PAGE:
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Using Mass Spectrometry for Biochemical Studies on Enzymatic Domains from Polyketide Synthases

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This thesis reports studies on the substrate specificity of crucial ketosynthase (KS) domains from trans-AT Polyketide Synthases (PKSs). Using a combination of electrospray ionisation-mass spectrometry (ESI-MS) and simple N-acetyl cysteamine (SNAC) substrate mimics, the specificity of a range of KS domains from the bacillaene and psymberin PKSs have been succsessfully studied with regard to the initial acylation step of KS-catalysis.In addition, the ability to alter the substrate tolerance of KS domains by simple point mutations in the active site has been demonstrated. A series of acyl-ACPs have been synthesised using a novel methodology and employed to probe the substrate specificity of both KS domains and the previously uncharcterised acyl hydrolase domain, PedC.KS-catalysed chain elongation reactions have also been conducted and monitored by ESI-MS/MS. All KS domains studied exhibited higher substrate specificity at the elongation step than in the preceeding acylation step. Furthermore, a mechanism of reversible acylation is proposed using the PsyA ACP1-KS1 di-domain. The findings in this thesis provide important insights into mechanisms of KS specificity and show that mutagenesis can be used to expand the repertoire of acceptable substrates for future PKS engineering.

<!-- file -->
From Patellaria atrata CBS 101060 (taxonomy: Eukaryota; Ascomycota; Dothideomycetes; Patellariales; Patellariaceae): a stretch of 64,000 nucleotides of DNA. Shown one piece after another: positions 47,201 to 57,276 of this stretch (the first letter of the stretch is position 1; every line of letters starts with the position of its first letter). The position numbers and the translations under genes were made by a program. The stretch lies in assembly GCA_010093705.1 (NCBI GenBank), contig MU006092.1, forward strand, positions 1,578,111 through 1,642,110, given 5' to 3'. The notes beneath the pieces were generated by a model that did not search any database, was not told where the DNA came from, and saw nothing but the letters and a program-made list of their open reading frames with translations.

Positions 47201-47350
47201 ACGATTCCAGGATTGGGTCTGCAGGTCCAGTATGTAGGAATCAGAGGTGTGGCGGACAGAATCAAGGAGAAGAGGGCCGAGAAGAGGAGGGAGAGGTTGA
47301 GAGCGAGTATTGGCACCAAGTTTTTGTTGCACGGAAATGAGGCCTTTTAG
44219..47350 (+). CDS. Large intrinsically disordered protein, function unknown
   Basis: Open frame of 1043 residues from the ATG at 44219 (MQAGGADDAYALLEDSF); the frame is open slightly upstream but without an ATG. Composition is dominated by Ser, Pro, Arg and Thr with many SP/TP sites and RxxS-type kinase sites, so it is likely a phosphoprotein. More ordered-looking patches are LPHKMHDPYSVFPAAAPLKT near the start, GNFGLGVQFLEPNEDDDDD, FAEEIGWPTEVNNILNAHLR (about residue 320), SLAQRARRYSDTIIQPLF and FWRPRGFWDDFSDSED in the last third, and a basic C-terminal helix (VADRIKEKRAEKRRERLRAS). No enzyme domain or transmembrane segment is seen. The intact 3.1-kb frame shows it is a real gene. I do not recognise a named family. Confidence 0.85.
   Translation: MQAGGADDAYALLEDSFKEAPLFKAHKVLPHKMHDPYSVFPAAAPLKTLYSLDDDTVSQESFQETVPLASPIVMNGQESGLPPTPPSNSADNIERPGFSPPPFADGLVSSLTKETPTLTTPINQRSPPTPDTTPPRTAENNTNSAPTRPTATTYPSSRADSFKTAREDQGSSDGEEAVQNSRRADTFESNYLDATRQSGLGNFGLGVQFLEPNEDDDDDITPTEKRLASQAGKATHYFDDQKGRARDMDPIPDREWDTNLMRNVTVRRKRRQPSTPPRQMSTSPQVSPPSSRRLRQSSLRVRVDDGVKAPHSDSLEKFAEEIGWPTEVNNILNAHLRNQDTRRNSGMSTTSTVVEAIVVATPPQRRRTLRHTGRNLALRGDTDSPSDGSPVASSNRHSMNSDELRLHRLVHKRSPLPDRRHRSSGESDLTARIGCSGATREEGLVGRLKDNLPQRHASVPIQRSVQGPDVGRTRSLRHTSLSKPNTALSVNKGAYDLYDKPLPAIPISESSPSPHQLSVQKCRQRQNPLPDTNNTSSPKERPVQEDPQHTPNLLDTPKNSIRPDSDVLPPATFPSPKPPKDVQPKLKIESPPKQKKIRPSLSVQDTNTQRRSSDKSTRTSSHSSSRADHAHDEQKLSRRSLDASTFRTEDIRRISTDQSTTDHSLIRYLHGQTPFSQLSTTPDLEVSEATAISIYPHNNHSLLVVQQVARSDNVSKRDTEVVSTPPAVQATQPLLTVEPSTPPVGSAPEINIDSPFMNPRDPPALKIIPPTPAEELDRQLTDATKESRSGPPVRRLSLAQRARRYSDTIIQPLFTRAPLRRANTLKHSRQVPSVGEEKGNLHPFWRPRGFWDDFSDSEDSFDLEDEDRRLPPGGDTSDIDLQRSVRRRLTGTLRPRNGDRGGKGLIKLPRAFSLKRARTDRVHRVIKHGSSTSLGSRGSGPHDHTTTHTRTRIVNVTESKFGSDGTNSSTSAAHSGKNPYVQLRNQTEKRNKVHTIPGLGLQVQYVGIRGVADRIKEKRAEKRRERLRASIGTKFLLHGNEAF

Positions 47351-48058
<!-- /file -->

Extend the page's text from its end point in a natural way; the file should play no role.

Titel: Using Mass Spectrometry for Biochemical Studies on Enzymatic Domains from Polyketide Synthases
Autoren/Herausgeber: Matthew Jenner
Aus der Reihe: Springer Theses
Ausgabe: 1st ed. 2016

ISBN/EAN: 9783319327228

Seitenzahl: 176
Format: 23,5 x 15,5 cm
Produktform: Hardcover/Gebunden
Gewicht: 461 g
Sprache: Englisch

Matthew Jenner graduated with a BSc (Hons) in Biochemistry from the University of Nottingham in 2010. He conducted the work presented in this Thesis under the supervision of Dr. Neil Oldham following a fruitful final year undergraduate project, and obtained a DPhil in Chemistry in 2015 from the University of Nottingham. He is currently conducting postdoctoral research at the University of Warwick with Prof. Greg Challis.

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